It has gone. The piece of work which has occupied over the past couple of years, a novel, has left my desk to make its way in the blustery, chilly outside world. Almost certainly it will be back, nagging for attention of some kind, but right now I'm in that odd, conflicted state of mind when I am missing my characters while also being relieved that they have gone. 'Ah, you're at that stage when you can feel the wind whistling past your ears,' said a writer friend. 'The heady moment when you have taken flight.' That was it, I said. 'Those few seconds before you hit the pavement.' Whether or not the pavement is rushing towards me, I can't quite get away from the rather strange fictional world my brain has been inhabiting. The sensible next step would be to start something new,  but I always seem to require...

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‘Lady in Blue, Unidentified’ – a little vampire story for Halloween

I write this report on Christmas day in the library of Oxburgh Hall, an agreeable late-medieval moated house in Norfolk where I have been a guest for these past five days. By the end of this week, I am confident that my task will be complete. The vampires will be dead. No, please don't be alarmed. I shall not, in these pages, be taking you into the spooky world of heebie-jeebies and hobgoblins. It is the myth of the vampire that I am here to slay - the farrago of fictional nonsense (fangs! long cloak! crazed blood lust!) that shall be destroyed by the oldest weapon known to man. Reason. Logic. Our old friend, common sense. Because, although I earn my living from writing books for children (for telling tales in school, as it were!), I am essentially a man of fact. So when the publishers of this volume challenged...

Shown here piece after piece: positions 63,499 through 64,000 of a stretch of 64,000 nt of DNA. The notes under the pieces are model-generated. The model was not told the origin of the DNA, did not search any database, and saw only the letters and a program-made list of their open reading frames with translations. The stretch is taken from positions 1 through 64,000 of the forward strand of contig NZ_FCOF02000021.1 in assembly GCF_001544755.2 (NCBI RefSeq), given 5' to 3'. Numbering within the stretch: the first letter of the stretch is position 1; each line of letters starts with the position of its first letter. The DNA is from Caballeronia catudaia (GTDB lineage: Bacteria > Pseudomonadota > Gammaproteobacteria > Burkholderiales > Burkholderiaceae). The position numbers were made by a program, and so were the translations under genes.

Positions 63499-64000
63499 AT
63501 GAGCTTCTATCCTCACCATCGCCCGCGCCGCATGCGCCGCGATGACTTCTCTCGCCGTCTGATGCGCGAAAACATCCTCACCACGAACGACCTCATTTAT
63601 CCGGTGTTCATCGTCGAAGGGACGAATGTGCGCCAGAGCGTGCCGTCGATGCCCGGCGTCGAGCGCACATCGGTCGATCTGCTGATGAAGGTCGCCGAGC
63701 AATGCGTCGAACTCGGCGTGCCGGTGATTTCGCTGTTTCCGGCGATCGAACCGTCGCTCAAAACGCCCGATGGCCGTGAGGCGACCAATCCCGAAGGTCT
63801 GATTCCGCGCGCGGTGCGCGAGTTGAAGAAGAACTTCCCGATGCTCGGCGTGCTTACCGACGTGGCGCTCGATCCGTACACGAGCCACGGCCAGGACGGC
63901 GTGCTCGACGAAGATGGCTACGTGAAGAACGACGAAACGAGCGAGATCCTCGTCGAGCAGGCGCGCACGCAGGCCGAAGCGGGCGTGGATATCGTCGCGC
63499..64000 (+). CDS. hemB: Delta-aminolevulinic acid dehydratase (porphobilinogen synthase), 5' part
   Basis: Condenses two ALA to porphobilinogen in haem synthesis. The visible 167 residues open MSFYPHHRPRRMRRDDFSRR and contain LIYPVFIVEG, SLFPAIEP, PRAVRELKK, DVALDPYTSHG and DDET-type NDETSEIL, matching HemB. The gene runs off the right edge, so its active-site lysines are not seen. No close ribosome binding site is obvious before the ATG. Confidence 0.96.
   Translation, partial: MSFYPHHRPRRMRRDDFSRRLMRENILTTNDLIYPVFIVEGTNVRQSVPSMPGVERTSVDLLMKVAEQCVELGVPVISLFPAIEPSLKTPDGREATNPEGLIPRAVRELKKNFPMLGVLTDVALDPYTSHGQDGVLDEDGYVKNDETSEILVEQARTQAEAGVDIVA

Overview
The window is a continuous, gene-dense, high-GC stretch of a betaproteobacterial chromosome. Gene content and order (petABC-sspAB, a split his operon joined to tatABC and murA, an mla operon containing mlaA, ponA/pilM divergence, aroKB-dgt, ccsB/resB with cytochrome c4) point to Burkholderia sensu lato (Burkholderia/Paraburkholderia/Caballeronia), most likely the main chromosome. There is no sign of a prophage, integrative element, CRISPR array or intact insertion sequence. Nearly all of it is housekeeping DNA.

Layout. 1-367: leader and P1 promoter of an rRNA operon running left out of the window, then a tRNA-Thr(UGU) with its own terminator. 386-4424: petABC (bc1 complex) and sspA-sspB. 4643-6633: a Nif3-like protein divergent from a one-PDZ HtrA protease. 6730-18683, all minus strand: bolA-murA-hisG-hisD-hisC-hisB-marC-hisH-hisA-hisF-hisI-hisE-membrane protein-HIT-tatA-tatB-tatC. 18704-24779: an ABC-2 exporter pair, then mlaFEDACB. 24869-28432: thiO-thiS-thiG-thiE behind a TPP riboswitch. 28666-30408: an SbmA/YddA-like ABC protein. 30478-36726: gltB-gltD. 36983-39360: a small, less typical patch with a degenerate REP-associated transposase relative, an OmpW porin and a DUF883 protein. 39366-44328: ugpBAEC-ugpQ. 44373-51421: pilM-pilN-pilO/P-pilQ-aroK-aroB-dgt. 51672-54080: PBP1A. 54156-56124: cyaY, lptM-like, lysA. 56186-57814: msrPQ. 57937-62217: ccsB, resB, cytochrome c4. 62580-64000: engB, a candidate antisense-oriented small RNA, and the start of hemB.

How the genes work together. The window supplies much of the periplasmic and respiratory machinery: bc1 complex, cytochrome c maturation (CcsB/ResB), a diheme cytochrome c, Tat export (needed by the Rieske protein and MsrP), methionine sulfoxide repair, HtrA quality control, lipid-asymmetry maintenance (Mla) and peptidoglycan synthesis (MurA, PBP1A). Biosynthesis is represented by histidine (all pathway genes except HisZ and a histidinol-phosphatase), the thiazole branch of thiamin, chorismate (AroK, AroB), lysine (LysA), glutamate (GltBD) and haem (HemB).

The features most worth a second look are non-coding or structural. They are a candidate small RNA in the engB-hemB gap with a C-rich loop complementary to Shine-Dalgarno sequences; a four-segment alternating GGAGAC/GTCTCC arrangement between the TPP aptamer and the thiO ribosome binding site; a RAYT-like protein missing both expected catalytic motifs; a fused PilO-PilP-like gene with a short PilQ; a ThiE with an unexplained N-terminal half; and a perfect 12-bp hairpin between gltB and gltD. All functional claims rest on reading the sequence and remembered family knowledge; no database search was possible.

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‘I began to dream of secret swimming holes and a journey of discovery….’ Roger Deakin, ten years on.

In about 1997, I was sharing a bottle of wine with my good friend and neighbour Roger Deakin in the garden of Walnut Tree Farm, his house in the Waveney Valley. Although his life was going through a period of restlessness and change, Roger was in good form. He was going to write a book, he told me. My spirits might have drooped a little at that point. Although Roger had written for magazines, I had always considered him more of film-maker than an author. But when he told me that his plan was to write a travel book, based broadly on John Cheever's short story 'The Swimmer', that he was going to take a swimming journey through Britain, my doubts disappeared: it was a brilliant and highly commercial idea. Then, or soon afterwards, he came up with his title - Waterlog. He wrote the book, disappearing for weeks in...